AKS Talks Fatherhood, Culture and Family Contributions on New Single, ‘Parity’ [@AKSonline]

Words By: Matthew Griffiths

AKS gives us in-depth insights into the narrative of the “Parity” video and deeper meanings behind 5 lyrical takes from the track.

“Every pro has a con” is a quote that has continual daily relevance in the nuances of life. Within the families of parents and grandparents who emigrated to the UK decades ago, similar pros and cons can be observed when the younger generations are faced with making decisions about their career and environment. The expectations of others can be difficult to live up to, and while the grass may seem greener on the other side, those who have made it to that other side have a different story to tell. Mentioning these few themes barely scratches the surface of the depth of British rapper and producer AKS’ new single, “Parity”, on which he intelligently discusses how multiple generations are both united and separated by the desire for a better life for their children.

Produced by AKS himself, under the veiled moniker #3Letters, with live instrumentation from guitarist Adrian Remedy, bass player Benjamin Muralt, and keyboardist Charlie Stacey, ‘Parity’ is slick, soulful and honest. With a video shot on the southern coast of England, both the sound and visuals provide a breath of fresh air, setting itself apart from what I’m used to seeing from UK rappers.

Naturally, I was curious about the unique concept of a dad shooting a UK rap video at the beach with his son. But his first answer cleared up my curiosity about the beach. Initially, I’d thought this was a music video about moving from the city to the coast, but AKS revealed its true story –  

“Not at all!  We’re still London natives, but I’ll be real in saying that the older I get the less attached I feel to London, especially in light of becoming a parent. You start to consider which environments will give your kids the best opportunities to thrive, and I think for all that’s a really complex balancing act. The video was shot on a family staycation out in Bournemouth, which has a completely different pace of life and dynamic than the capital. It was nice to get away albeit for a week or so, but beyond that it makes you wonder what hold the city has on us? Venture out of the inner city locations (especially London) and you’ll notice how things are cheaper, house prices go down and the quality of life from an economic standpoint seems better. At least for me, it doesn’t feel like the same level of intensity when it comes to the “rat-race”, and there’s both good and bad in that. This environment breeds a spirit of urgency, drive & hustle, but it also breeds pressure and sometimes unrealistic expectations. At the same time, as a black father, the further out from the melting pot of cultures that inner cities can be, the more I’m conscious of us being a visible minority in these areas, and what that has the potential to come with. There’s so much more to consider, and all decisions seem like double edged swords.”

5 Lyrical Breakdowns From AKS on ‘Parity’ 

“Let me kick it off from the intro/ They’re like “Whagwan, where you been though?”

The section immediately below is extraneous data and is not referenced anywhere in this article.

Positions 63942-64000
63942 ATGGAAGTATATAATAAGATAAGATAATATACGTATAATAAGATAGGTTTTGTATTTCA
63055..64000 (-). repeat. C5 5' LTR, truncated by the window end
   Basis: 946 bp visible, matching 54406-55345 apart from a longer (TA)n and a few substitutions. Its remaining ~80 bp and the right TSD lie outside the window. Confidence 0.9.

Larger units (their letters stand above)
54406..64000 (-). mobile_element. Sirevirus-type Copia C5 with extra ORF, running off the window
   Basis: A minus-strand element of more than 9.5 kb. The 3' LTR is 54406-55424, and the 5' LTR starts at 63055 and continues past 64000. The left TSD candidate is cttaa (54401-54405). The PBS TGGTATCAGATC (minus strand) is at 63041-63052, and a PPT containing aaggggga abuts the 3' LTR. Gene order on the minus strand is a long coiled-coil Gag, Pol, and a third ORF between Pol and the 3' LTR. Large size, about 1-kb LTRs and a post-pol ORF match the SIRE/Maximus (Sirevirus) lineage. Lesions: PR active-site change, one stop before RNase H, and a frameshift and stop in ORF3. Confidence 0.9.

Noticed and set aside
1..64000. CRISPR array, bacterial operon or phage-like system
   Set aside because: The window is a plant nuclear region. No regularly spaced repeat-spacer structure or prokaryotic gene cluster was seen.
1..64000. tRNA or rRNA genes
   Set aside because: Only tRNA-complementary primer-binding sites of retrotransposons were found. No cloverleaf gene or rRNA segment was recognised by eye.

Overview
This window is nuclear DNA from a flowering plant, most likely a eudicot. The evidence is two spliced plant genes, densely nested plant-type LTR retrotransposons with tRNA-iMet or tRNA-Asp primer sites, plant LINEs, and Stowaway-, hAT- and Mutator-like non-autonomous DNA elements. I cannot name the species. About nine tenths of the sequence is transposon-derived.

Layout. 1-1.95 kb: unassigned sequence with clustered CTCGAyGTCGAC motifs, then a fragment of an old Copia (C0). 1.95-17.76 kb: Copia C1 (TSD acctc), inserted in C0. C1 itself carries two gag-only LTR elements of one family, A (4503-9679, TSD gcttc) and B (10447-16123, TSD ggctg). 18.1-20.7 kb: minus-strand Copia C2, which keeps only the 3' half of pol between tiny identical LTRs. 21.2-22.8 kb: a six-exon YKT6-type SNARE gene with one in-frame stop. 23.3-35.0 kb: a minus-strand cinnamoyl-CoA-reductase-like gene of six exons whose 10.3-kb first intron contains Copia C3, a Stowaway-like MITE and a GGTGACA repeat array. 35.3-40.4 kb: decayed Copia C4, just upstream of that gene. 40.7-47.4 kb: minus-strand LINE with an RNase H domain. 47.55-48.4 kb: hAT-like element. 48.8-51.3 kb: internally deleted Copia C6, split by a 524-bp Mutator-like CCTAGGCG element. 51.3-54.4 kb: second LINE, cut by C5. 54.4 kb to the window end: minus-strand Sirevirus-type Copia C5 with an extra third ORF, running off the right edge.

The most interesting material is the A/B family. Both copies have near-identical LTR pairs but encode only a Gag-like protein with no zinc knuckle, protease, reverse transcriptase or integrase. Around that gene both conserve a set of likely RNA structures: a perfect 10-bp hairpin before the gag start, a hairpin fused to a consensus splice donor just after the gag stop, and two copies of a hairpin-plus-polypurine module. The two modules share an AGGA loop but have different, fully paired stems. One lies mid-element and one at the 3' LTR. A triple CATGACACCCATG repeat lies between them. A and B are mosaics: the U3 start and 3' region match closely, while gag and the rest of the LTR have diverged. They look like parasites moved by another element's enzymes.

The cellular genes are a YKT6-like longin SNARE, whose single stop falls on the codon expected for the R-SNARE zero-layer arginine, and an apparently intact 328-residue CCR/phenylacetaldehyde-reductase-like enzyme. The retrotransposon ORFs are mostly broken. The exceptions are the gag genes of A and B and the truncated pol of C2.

AKS: To audiences, I’m sure I come across as one of those artists that has dipped in and dipped out of the scene. I’ve got this thing about going away and living life experiences which is both a help to my writing and a hindrance to being visible and having music out consistently. I’m conscious of that, and of peeps asking where I’ve been. On the one hand, it means having to retread ground as an artist, but it also means I’ve got real experiences that I can speak to. I’ve been contemplating the term “Keeping it real” and so many of us associate it with depicting our street credibility (or the rep we once had) rather than reflecting the full spectrum of who we are, and where we may be in life now. I’m in a different stage in my life than 5-10 years ago, I’m a husband now, I’m a father, my thought process and opinions about things differ and I’m eager to talk from that perspective, and keep doing so as I evolve as a person and as an artist. 

“I’ve been out here flying family colours, never thought you’d paint me as a prodigal,”

I’m not sure if this is reflective of other cultures, but speaking to my peer group of other British born African & Caribbean friends and those who’ve emigrated – it seems like there are common themes of difficulty or discord with our parents’ generation (especially that Father & Son dynamic). It’s funny because for a lot of us we make and have made decisions based on the notion of “family”, so it’s poetic in a sense when family don’t always see or take to that. For a lot of us being first or second generation in this country, we’ve seen our parents work super hard and struggle to provide us with the opportunity for better prospects, and that struggle is something that we’ve inherited.

I think a universal desire for most parents is that the starting point for their kids is beyond their own, and I have to believe that desire was no different for our parents. At the same time, because that needle has moved there’s a level of expectation and the feeling of being indebted that’s difficult to navigate. With life’s pressures just making enough to get by and then having some level of enjoyment is difficult [enough] as it is. On top of that most of us are in that space of wanting to make enough to pay them [our parents] back in some way and alleviate their burdens. The economics of that, and keeping up with the growing cost of living isn’t always that simple though. Beyond that, when we speak about the prospect of generating “generational wealth” as a goal, is that to pay it forward or backwards and in what proportion? I think that’s a difficult space which leaves people wanting whichever way you slice it; and is the basis of a lot of conflict between the generation which is our parents, and us. I also wonder how much that conflict will still be a thing in the world that our kids inherit from us.